In previous studies, bacterial cultures were isolated that had the ability to degrade the nitrate ester glyceryl trinitrate (i.e., nitroglycerin). The goal of the present study was to examine the ability of resting cells and cell-free extracts of the isolate Bacillus sp. ATCC 51912 to degrade the more recalcitrant nitrate ester propylene glycol dinitrate (PGDN). It was observed that the PGDN-denitrating activity was expressed during growth even when cells were cultured in the absence of nitrate esters. This indicates that nitrate esters are not required for expression of denitration activity. Using cell-free extracts, PGDN was observed to be sequentially denitrated to propylene glycol mononitrate (PGMN) and propylene glycol with the second denitration step proceeding more slowly than the first. Also it was observed that dialysis of the cell-free extracts did not affect denitration activity indicating that regenerable cofactors [e.g., NAD(P)H or ATP] are not required for denitration.

[In Process Citation]

Cryophlebectomy, a more recent technique in varicose veins surgery, was evaluated in comparision with conventional techniques. Group IA: Microphlebectomy, invaginative stripping of the long saphenous vein, tourniquet, n = 90; group IB: only microphlebektomie and tourniquet, n = 72. Group IIA: Cryostripping of the long saphenous vein in combination with cryosurgical distal avulsion of varicosities and microphlebectomy, n = 112; gr. IIB: only cryosurgical distal avulsion of varicosities and microphlebectomy. Data were compared regarding duration of operation and hospitalisation and cosmetic outcome. Hospital stay (gr. IA: 9.1 +/- 5.1 d vs. gr. IIA: 6.1 +/- 2.1 d, gr. IB: 5.5 +/- 2.3 d vs. gr. IIB: 4.8 +/- 2.5 d) and duration of operation (gr. IA: 113.6 +/- 35 min vs. gr. IIA: 67 +/- 21.3 min, gr. IB: 74.4 +/- 35.3 min vs. gr. IIB: 53.3 +/- 15.5 min) were found to be significantly shorter and cosmetic result and postoperative discomforts improved in the cryophlebectomy-group. We conclude that the use of this combination of methods reduces invasivity, rises the patient's well-being and helps in cost-reduction.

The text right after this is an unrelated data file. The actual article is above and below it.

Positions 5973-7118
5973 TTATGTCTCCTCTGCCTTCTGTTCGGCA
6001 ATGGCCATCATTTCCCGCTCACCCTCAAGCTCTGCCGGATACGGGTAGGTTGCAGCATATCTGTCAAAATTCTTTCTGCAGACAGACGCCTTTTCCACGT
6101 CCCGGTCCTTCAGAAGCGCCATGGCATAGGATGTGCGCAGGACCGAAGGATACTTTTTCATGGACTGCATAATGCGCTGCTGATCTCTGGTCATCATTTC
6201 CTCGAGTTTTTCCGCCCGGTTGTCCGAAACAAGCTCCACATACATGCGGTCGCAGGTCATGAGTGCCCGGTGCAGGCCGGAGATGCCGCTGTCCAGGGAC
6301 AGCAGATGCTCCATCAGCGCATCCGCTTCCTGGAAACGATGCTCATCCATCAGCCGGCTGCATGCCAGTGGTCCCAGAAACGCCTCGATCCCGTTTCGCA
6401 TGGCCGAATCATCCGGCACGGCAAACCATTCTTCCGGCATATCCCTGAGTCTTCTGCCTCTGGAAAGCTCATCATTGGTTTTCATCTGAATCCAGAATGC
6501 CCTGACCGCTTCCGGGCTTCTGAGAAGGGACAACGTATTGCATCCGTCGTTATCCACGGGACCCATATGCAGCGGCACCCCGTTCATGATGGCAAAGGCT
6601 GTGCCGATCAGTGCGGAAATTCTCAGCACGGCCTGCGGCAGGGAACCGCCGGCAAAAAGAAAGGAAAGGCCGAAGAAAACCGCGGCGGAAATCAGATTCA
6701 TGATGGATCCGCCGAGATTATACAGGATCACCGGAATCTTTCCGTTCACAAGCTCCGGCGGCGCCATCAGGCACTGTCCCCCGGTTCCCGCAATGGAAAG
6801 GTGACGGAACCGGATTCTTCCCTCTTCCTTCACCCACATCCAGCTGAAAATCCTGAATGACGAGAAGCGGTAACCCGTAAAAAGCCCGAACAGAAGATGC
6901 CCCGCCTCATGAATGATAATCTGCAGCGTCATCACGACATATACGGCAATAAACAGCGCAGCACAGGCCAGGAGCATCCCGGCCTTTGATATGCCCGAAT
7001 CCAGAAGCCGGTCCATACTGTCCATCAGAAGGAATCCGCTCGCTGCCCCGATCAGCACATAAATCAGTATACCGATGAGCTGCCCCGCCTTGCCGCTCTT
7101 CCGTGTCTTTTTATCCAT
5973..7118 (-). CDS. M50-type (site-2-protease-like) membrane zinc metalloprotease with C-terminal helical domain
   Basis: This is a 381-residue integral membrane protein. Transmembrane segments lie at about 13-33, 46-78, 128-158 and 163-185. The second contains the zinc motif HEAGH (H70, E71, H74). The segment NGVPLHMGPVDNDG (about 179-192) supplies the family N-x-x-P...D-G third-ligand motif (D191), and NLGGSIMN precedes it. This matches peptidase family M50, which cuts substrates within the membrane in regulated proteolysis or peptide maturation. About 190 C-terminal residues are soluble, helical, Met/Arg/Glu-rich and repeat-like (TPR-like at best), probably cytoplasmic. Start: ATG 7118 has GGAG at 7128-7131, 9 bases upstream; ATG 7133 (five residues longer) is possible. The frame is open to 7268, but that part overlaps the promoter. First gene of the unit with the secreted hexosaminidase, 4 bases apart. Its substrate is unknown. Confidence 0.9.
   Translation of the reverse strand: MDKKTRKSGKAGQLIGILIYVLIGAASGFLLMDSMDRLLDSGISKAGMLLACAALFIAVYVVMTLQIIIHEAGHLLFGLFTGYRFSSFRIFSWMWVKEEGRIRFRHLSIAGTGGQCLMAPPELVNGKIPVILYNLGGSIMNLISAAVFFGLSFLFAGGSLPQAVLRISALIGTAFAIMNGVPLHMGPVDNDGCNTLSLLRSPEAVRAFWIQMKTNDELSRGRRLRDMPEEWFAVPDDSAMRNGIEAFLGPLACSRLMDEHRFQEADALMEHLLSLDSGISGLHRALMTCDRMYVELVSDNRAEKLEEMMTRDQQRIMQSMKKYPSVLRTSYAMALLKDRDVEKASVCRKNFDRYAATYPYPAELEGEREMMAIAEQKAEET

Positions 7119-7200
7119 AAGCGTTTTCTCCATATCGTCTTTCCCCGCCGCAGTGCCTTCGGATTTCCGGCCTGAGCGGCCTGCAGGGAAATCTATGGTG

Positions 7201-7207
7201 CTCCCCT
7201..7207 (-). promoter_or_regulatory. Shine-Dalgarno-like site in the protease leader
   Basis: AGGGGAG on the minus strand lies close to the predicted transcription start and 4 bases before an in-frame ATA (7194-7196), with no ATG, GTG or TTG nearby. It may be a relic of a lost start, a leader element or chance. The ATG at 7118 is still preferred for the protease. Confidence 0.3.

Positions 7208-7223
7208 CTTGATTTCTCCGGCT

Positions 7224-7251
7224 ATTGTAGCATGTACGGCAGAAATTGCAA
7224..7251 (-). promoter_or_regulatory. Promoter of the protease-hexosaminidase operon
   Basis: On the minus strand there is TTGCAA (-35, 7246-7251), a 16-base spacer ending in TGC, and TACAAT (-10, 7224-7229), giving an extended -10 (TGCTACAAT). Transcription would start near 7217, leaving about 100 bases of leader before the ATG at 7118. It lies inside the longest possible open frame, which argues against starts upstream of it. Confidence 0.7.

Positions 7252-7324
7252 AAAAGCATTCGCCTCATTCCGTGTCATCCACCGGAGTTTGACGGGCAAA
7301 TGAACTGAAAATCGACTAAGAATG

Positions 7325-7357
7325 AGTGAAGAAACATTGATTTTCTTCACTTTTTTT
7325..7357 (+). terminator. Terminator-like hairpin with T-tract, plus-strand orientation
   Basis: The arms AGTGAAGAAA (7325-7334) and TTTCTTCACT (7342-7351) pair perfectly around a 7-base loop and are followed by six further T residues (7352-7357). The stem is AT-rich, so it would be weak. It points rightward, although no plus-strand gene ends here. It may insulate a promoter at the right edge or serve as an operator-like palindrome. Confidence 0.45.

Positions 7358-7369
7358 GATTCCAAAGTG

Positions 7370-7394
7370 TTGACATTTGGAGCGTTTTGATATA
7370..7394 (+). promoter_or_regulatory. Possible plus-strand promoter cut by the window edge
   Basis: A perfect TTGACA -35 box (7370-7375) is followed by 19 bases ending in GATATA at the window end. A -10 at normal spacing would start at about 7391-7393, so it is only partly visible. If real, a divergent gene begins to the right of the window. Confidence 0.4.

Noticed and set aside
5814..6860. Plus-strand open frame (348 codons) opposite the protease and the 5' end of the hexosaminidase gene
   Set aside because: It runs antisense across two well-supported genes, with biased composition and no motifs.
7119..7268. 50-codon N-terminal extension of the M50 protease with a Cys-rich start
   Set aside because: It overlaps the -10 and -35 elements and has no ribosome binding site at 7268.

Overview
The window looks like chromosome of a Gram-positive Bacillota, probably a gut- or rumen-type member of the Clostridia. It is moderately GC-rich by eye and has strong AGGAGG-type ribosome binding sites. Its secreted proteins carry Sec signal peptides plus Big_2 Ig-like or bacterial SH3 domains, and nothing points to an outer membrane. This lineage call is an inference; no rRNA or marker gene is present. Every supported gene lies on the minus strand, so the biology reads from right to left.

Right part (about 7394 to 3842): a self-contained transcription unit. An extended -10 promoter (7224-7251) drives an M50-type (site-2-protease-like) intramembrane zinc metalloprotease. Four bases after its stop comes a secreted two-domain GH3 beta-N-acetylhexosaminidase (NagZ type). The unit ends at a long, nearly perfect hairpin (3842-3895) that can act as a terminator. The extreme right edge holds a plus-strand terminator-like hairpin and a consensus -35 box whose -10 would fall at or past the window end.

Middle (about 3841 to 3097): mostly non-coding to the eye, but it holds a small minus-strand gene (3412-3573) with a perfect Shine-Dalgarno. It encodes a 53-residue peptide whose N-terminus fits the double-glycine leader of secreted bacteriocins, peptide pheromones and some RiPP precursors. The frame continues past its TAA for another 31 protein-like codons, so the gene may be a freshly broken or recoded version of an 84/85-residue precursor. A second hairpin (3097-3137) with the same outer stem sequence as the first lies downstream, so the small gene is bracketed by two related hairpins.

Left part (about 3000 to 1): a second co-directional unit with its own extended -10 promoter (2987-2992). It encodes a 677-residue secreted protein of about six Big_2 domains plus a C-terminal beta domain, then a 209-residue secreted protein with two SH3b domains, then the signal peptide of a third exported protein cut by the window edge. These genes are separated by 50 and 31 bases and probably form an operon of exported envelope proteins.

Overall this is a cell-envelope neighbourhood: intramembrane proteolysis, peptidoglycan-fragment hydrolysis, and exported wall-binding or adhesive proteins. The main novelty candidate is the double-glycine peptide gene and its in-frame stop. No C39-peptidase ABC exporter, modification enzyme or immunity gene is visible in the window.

Atomic Structure of the Stoichiometric GaAs(114) Surface